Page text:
You’ve probably heard the catchphrase ”fake it ’til you make it.” It suggests that if you are lacking assurance that you can do something, feigning confidence will actually enable you to be confident in your abilities. This works well if you are working up the nerve to ask your boss for a raise, but not so great if you are trying to fake documents to issue passports. The San Francisco Chronicle follows a story about a former government employee, who was dolling out passports to people who were not U.S. citizens.
The article states that the former passport office adjudications manager falsely submitted and approved passport applications with documentation that did not belong to the applicant. During a four-day trial, co-workers testified that Jamaican applicants who were not U.S. citizens would visit the passport office and use the personal identification information and photos of birth certificates from other people to apply for a passport. (I wonder how they got that information.) The Houston man would then accept the fake documents and issue a passport. According to court records, the 51-year-old man also provided false parental identification for a minor child without the proper two-parent consent. (That’s a big no-no.)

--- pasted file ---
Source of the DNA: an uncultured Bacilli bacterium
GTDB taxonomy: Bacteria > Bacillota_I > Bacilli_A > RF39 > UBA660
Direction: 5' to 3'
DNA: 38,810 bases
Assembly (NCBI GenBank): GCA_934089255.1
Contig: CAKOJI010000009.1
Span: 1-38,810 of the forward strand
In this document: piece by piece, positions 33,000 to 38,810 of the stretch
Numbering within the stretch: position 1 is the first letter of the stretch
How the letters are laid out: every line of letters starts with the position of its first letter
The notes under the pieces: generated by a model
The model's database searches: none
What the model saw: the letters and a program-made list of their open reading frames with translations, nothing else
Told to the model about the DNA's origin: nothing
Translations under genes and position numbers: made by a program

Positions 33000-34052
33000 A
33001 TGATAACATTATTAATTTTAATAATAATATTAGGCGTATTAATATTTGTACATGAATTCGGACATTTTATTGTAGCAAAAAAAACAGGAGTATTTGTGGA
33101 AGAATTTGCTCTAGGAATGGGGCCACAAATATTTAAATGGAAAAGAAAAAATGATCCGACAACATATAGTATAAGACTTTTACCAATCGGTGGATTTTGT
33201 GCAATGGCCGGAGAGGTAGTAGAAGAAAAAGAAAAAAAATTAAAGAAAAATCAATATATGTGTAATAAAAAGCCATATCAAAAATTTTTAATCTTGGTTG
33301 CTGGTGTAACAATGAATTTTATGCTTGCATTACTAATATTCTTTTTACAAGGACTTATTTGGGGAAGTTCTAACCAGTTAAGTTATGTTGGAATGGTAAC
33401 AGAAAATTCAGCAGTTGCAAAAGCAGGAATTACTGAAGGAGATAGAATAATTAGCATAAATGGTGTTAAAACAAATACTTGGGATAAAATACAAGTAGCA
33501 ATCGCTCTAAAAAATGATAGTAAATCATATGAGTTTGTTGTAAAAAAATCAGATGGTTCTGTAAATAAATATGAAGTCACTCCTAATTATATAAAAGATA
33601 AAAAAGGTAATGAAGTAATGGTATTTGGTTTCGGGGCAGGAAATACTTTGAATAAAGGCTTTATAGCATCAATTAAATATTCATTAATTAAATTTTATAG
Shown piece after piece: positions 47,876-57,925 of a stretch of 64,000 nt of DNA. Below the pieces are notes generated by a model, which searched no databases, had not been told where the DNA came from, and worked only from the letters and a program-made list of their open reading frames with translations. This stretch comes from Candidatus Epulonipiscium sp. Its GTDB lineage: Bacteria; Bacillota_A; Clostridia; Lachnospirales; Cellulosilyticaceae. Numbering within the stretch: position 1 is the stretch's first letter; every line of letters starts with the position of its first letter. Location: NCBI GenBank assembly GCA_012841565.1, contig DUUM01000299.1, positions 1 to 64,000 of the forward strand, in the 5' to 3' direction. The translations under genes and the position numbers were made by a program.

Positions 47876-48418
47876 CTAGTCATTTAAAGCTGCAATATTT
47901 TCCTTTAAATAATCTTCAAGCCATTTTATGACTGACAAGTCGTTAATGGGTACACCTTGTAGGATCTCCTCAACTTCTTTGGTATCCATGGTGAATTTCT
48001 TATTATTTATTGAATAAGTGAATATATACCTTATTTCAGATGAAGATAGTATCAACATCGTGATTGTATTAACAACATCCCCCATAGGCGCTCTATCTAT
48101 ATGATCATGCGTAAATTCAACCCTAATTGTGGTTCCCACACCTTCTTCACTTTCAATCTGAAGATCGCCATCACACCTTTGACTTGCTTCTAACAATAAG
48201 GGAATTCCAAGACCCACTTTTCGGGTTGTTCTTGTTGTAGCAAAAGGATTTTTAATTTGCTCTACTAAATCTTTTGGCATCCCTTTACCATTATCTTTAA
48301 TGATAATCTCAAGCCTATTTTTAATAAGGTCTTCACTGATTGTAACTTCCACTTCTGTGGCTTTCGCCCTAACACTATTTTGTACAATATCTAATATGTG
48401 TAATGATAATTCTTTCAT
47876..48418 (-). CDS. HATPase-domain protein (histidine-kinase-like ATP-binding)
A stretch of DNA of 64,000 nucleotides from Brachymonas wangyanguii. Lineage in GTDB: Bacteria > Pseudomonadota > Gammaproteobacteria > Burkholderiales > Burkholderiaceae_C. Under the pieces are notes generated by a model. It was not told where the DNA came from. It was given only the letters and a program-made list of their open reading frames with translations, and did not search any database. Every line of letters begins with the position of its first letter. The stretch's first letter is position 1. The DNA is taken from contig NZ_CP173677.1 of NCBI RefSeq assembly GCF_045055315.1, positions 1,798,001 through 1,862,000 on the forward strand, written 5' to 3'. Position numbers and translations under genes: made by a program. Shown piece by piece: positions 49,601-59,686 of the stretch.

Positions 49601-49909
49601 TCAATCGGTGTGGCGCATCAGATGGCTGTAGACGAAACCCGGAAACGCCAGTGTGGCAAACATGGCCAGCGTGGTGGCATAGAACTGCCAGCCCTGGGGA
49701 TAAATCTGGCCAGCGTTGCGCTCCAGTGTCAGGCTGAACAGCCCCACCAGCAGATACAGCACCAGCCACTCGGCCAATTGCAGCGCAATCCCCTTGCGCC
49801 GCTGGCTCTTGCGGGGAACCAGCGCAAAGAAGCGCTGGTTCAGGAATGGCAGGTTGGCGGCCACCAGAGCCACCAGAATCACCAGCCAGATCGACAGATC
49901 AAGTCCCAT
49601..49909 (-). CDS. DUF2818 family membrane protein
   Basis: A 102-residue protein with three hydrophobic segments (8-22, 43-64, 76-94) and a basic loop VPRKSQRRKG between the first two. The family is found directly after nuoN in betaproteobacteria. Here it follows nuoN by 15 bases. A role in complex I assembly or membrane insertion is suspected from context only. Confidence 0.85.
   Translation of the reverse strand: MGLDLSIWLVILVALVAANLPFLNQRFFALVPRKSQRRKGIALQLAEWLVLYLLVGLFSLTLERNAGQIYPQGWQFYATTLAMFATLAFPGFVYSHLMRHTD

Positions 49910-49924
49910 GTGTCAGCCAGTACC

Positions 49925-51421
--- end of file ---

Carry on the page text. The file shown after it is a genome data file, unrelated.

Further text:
This fraudster, who was a public servant for more than 30 years, was trusted with a position that could impact national security. Thanks to one co-worker who came forward to confront the fraudster, he was caught. The passport manager’s defense attorney claimed that he was guilty of being a nice guy and didn’t commit any crimes. (The jury didn’t buy the story.)
The Houston man was found guilty on two counts of making false statements in the application and use of a passport. He faces up to 20 years in prison. Two co-workers who were involved in the fraud also pleaded guilty and are awaiting sentencing.
Source: Today’s ”Fraud of the Day” is based on an article titled, ”Ex-passport official in Houston convicted of fraud,” published by The Washington Times on February 3, 2014.
HOUSTON (AP) A veteran government worker in Houston has been convicted of passport fraud for providing legal documents to people with fake paperwork.
Prosecutors say Nyle Churchwell remains in custody pending sentencing at a date to be determined. He faces up to 20 years in prison after being convicted of two counts of making false statements in the application and use of a passport.